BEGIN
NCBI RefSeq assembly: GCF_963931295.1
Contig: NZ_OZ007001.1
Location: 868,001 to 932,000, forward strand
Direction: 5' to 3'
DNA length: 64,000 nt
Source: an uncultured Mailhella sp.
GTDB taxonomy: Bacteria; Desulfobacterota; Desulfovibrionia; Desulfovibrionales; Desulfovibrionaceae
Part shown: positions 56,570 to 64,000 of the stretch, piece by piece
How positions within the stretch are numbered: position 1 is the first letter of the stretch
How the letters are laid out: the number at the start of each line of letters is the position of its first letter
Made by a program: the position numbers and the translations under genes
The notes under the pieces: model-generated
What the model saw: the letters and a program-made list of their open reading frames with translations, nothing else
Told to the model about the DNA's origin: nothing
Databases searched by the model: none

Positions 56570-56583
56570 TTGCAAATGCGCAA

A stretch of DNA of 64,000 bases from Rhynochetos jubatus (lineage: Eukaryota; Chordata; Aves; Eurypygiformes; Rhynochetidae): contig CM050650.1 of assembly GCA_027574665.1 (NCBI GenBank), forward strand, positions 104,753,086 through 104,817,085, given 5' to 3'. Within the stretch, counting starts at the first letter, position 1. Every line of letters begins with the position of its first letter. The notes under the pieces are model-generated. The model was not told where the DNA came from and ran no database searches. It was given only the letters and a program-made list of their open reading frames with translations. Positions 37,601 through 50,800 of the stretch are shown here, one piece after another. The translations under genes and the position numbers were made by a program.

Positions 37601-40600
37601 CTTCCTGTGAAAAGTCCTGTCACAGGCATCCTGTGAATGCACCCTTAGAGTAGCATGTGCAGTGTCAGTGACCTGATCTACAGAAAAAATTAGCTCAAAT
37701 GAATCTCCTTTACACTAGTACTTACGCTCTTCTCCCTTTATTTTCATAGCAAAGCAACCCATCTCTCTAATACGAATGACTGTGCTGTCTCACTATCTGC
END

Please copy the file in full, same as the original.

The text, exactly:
NCBI RefSeq assembly: GCF_963931295.1
Contig: NZ_OZ007001.1
Location: 868,001 to 932,000, forward strand
Direction: 5' to 3'
DNA length: 64,000 nt
Source: an uncultured Mailhella sp.
GTDB taxonomy: Bacteria; Desulfobacterota; Desulfovibrionia; Desulfovibrionales; Desulfovibrionaceae
Part shown: positions 56,570 to 64,000 of the stretch, piece by piece
How positions within the stretch are numbered: position 1 is the first letter of the stretch
How the letters are laid out: the number at the start of each line of letters is the position of its first letter
Made by a program: the position numbers and the translations under genes
The notes under the pieces: model-generated
What the model saw: the letters and a program-made list of their open reading frames with translations, nothing else
Told to the model about the DNA's origin: nothing
Databases searched by the model: none

Positions 56570-56583
56570 TTGCAAATGCGCAA

A stretch of DNA of 64,000 bases from Rhynochetos jubatus (lineage: Eukaryota; Chordata; Aves; Eurypygiformes; Rhynochetidae): contig CM050650.1 of assembly GCA_027574665.1 (NCBI GenBank), forward strand, positions 104,753,086 through 104,817,085, given 5' to 3'. Within the stretch, counting starts at the first letter, position 1. Every line of letters begins with the position of its first letter. The notes under the pieces are model-generated. The model was not told where the DNA came from and ran no database searches. It was given only the letters and a program-made list of their open reading frames with translations. Positions 37,601 through 50,800 of the stretch are shown here, one piece after another. The translations under genes and the position numbers were made by a program.

Positions 37601-40600
37601 CTTCCTGTGAAAAGTCCTGTCACAGGCATCCTGTGAATGCACCCTTAGAGTAGCATGTGCAGTGTCAGTGACCTGATCTACAGAAAAAATTAGCTCAAAT
37701 GAATCTCCTTTACACTAGTACTTACGCTCTTCTCCCTTTATTTTCATAGCAAAGCAACCCATCTCTCTAATACGAATGACTGTGCTGTCTCACTATCTGC